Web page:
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How to Trim Costs by Reducing Cloudflation

Add that to the general increase in cloud computing spending. For example, Synergy research found that spending on enterprise cloud computing infrastructure increased from $100 billion to $130 billion between 2019 and 2020. Do the math, and it’s easy to see how a CIO can get sticker shock when looking at cloud infrastructure bills.

Inflation is not the only factor

What is driving the rate increases? Inflation, including rising energy prices that affect everything from power to transportation, is just one factor. Supply chain issues are another: Taiwanese microchip manufacturers, which provide the vast majority of parts for the devices that power cloud infrastructure services, are still suffering from the supply chain problems that began when those factories shut down during the height of the pandemic.

Yes, the same semiconductor shortage that is making everything from cars to appliances more expensive is also impacting the cloud infrastructure sector. Given the fact that Taiwanese companies account for a share of 66 percent of global chip production, those supply line delays have a major impact on hardware prices.

Demand for cloud infrastructure services also skyrocketed during the pandemic spending will grow by 19 percent in 2021 aloneaccording to Gartner, due to the demand created by remote working, online learning and other sudden changes in the way business was done – changes that aren’t going away.

DIVE DEEPER: Learn how cloud security posture management tools can help secure cloud services.

Businesses need more efficient cloud computing

Beneath the surface of the growth in cloud usage in recent years is a huge amount of waste. In its 2022 “State of the Cloud Report”, Flexera notes that organizations say they have wasted 32 percent of the money they spent on cloud infrastructure.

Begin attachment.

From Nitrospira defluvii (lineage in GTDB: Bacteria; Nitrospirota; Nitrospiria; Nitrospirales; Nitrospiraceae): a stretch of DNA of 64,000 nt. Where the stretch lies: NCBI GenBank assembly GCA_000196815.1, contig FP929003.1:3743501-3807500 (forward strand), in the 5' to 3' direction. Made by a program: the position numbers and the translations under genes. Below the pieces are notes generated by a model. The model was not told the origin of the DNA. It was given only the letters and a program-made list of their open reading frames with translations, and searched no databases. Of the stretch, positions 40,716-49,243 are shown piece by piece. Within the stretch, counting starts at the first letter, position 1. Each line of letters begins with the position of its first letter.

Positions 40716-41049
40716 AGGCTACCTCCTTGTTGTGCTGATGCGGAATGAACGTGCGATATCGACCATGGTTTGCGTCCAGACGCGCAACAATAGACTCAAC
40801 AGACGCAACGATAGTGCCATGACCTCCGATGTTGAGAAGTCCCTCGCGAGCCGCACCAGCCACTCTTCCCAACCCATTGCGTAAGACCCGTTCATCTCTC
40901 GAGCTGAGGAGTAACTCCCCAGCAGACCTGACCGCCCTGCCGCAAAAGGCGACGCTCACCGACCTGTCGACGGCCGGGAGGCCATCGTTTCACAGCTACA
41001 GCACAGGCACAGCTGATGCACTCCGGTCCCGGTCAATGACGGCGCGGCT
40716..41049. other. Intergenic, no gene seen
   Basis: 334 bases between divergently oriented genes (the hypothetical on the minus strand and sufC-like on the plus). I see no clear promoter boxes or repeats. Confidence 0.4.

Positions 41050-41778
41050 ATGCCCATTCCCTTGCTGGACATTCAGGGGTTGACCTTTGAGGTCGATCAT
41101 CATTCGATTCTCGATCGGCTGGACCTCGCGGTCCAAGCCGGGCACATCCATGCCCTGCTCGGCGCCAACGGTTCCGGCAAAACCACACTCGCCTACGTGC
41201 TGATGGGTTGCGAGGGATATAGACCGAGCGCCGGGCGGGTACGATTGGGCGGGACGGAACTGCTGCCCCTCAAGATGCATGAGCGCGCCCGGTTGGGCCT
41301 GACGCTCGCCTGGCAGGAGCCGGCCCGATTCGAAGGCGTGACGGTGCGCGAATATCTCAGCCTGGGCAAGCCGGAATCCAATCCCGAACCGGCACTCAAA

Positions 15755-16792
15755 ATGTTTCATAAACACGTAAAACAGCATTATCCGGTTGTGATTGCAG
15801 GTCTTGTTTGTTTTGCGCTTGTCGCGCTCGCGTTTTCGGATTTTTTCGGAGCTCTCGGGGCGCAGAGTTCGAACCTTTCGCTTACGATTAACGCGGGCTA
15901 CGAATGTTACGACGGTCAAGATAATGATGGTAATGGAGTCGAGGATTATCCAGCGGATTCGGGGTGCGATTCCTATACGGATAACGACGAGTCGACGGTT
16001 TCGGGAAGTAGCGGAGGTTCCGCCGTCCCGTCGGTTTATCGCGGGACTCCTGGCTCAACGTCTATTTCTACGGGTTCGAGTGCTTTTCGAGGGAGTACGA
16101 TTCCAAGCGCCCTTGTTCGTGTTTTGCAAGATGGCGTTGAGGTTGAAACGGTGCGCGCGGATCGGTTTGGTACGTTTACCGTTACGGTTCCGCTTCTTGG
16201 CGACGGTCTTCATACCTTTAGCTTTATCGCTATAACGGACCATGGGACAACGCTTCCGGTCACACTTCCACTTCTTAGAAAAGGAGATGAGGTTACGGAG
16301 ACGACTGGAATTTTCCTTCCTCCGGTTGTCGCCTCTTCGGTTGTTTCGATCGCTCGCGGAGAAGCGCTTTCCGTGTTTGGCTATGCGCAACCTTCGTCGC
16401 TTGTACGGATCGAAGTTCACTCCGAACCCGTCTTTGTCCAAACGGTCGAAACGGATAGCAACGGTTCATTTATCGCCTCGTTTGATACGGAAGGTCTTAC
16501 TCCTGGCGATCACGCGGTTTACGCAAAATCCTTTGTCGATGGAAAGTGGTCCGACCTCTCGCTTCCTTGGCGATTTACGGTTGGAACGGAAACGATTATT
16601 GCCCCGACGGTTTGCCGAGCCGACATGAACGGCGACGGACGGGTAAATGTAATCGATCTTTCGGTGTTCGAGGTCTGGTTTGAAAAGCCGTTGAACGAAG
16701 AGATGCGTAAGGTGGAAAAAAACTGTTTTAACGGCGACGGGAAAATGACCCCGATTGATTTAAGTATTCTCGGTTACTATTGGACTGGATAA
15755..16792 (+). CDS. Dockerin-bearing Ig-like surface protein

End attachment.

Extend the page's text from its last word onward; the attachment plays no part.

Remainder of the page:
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Cloud waste essentially stems from an overestimation of the cloud resources required by a given project. Cloud wastage includes issues such as scheduling too long a time frame for a given cloud-facing project, over-provisioning of resources, and a general lack of maintenance and optimization, especially for data and projects that no longer need to be in active storage or that use a lot of CPU use capacity.

How to reduce cloud costs

There are some fundamental things you can look at to reduce cloud costs:

  • Optimize cloud purchases between groups. Expedia.nl‘s vice president of development and runtime platforms found that every company in his portfolio had purchased their own cloud-based development platform. By standardizing on a single platform during the pandemic, the company experienced huge cost savings.
  • Choose the right kind of resources for your needs. The major cloud platforms offer “reserved” or “spot” options, which allow companies to purchase a specific number of computing instances at discounts of up to 90 percent compared to on-demand instances. For workloads that are intermittent and require server instances for a period of time, and if you can work with the configuration standards of those instances, there can be big savings.

READ MORE: Learn why cloud security is critical to your bottom line.

  • Find and delete unused resources. If a temporary server instance was created for a project and never deleted, or cloud storage was used for a project but was never deleted when the project ended, now is the time to jettison them.
  • Use tools from cloud providers to avoid over-provisioning. In the days of the data center, server administrators often planned large amounts of hardware space to meet peak demand and anticipate growth. But with tools like autoscaling, load balancing, and more, cloud providers can help organizations respond to demand while avoiding low server instance and storage utilization.
  • Existing project needs tailored to the right size. The major cloud providers all offer right-sized tools to help IT managers decide whether to switch cloud configurations to optimize usage and utilization. Because of all the configurations offered, the right size is not for the faint of heart. But increasing usage and reducing costs is a major motivating factor to try.
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The benefits of the cloud are undeniable, but being cheaper than on-premises technology isn’t necessarily one of them. As companies move more workloads to the cloud and the cost of cloud computing rises, it is vital that technology leaders keep an eye on their overall spend and make adjustments where necessary.



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